when I'm kissing toddlers, listening to Hillsongs, and furtively ripping strips of plaid flannel out of my husband's shirts to use in table runners, I don't like to hear the phone ring. If its my friend Cheri offering to come over and bring me chocolate, or take me to some distant village thrift shop, I soon get over my sense of intrusion and loss of privacy. But when I run to the phone and hear that tell-tale click and pause, I begin to brace myself. If I'm feeling particularily brash and crusty, I will generally tell the telemarketer that Mrs Hildebrand has just thrown herself off a Manitoba hill and is unable to come to the phone. Or that she's lost in the corn maze is won't be found until spring. Or that our phone is for pleasure only, and does not cover the extra privelege of her/him wasting my time with dull surveys or pleas for money.
Unfortunately, my moral barometer has been rising, plus there are people who actually, mistakenly name me "Mrs Hildebrand". I always glance over my shoulder, expecting to see my mother in law approaching, as I am known only as "Joyce" or "Kehler", or a variety of endearing nicknames that I won't burden you with. So now when someone on the phone asks for my mother in law, I fear it may be someone at the church or school asking me to bake brownies or to chide me for my naughty child, or beg explanation for why some agendas rarely get signed. So, today I was stuck in that no-man's land as the gentle voice on the phone started in on me. She launched into a spiel about predators hunting down our children as they ride their bikes, meander to school, or play in their yards. She tried to convince me that its the school's responsibility to educate children about dangers and that for $100.00, I could rest assured that four Manitoba children would find their safety and redemption in a new educational supplement.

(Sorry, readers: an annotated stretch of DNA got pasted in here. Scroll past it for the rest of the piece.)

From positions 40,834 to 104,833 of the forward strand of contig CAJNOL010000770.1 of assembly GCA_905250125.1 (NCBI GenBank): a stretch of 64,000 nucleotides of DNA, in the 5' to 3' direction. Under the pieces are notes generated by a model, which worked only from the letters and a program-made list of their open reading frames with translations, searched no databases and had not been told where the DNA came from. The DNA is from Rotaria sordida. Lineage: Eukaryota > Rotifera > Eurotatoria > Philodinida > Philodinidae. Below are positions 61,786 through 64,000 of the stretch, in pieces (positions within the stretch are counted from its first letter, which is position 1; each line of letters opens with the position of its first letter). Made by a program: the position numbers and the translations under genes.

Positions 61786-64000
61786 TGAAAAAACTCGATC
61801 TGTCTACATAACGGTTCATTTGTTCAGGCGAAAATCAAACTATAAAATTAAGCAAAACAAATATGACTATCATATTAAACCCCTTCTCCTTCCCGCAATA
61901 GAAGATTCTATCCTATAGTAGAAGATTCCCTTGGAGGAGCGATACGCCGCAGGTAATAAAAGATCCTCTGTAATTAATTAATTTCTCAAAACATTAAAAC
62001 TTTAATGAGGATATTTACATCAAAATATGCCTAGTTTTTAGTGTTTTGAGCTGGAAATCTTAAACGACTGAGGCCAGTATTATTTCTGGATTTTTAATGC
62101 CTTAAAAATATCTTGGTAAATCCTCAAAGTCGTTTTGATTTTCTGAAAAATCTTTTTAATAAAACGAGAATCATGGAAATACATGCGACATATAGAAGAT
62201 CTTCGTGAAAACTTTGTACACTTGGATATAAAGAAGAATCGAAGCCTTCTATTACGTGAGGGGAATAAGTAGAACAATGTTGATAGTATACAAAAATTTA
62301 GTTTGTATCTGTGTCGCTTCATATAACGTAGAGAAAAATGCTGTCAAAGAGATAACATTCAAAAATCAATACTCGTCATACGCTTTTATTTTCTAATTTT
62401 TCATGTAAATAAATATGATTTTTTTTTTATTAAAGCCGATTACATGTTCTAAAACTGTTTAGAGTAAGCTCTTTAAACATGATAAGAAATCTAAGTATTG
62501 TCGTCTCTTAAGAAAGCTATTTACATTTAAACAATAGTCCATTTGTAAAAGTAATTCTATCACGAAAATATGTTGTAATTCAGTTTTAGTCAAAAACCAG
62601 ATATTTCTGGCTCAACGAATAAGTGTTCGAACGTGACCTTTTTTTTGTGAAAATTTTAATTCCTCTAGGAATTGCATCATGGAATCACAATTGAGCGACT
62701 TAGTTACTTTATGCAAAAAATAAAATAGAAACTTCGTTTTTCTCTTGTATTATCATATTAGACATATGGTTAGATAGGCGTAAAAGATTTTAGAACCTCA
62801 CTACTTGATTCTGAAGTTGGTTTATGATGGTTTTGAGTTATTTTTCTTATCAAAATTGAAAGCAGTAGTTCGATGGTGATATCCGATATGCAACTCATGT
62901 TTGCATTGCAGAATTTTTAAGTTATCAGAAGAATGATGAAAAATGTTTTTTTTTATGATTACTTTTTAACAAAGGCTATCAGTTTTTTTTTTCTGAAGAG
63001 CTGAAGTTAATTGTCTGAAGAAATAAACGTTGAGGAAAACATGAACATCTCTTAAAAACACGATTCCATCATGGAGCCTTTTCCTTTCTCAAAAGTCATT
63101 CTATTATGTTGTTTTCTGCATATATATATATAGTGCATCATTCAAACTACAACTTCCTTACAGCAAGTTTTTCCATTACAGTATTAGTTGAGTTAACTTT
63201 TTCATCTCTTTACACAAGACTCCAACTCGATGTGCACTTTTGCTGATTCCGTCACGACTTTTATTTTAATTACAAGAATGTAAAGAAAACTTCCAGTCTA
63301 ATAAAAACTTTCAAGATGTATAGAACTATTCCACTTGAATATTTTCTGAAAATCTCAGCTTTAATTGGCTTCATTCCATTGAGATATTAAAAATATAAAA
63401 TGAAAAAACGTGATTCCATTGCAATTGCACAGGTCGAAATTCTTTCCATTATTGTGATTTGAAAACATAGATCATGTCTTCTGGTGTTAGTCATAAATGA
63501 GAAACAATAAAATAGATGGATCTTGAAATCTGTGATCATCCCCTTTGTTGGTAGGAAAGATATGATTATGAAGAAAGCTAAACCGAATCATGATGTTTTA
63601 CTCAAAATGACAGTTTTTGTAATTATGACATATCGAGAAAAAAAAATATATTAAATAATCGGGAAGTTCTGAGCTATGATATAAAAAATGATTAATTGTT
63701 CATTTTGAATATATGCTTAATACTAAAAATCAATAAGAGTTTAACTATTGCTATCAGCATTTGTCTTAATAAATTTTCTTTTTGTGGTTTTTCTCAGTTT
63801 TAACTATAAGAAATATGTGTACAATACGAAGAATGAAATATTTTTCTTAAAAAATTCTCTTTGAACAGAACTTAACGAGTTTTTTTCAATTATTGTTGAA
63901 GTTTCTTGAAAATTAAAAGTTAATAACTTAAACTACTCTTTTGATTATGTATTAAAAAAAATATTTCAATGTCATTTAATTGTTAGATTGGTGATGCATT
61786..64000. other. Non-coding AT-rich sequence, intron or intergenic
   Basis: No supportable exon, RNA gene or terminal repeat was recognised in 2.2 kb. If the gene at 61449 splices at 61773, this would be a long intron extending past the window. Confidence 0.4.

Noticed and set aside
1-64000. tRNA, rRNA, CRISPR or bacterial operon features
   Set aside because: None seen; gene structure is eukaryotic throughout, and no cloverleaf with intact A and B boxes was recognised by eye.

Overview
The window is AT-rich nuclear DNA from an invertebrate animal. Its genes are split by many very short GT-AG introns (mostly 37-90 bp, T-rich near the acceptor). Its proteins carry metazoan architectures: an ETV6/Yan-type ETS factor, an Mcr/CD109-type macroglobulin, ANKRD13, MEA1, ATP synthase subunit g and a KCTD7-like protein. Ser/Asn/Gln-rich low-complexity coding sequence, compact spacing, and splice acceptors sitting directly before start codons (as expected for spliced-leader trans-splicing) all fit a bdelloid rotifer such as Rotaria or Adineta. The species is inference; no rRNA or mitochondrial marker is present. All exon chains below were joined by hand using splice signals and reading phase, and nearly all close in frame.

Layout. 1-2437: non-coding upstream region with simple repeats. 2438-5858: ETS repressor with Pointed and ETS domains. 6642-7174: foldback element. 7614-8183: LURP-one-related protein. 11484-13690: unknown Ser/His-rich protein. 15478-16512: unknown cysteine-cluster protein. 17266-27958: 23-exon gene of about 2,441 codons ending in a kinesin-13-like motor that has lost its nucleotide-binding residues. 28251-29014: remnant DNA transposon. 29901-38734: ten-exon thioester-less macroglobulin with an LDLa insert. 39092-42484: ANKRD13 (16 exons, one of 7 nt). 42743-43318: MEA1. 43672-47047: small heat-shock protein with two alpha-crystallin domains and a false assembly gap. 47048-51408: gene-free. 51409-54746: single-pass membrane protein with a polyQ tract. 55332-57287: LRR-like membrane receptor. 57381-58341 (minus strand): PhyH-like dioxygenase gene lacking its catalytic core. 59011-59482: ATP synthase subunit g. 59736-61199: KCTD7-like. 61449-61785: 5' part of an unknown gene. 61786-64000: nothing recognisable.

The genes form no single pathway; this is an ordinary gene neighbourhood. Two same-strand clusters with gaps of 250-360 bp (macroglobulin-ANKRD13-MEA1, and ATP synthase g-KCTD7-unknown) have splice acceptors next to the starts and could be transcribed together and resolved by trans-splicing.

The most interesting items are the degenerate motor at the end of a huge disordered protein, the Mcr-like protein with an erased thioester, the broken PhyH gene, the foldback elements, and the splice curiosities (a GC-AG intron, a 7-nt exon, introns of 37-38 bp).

I say for a hundred dollars, we could go to the pool for a swim, have a treat at McDonalds, buy a new nest for the budgie, and tell our kids how precious they are to us. We could tell them what we want for them, how much they are valued, and how glad we are they picked us. We could spend a few hours enjoying the good in life and revelling in the knowledge that so far, we are unbelievably fortunate. We are a whole family. We love one another.
And if I have my way, none of my children will grow up to be a telemarketer.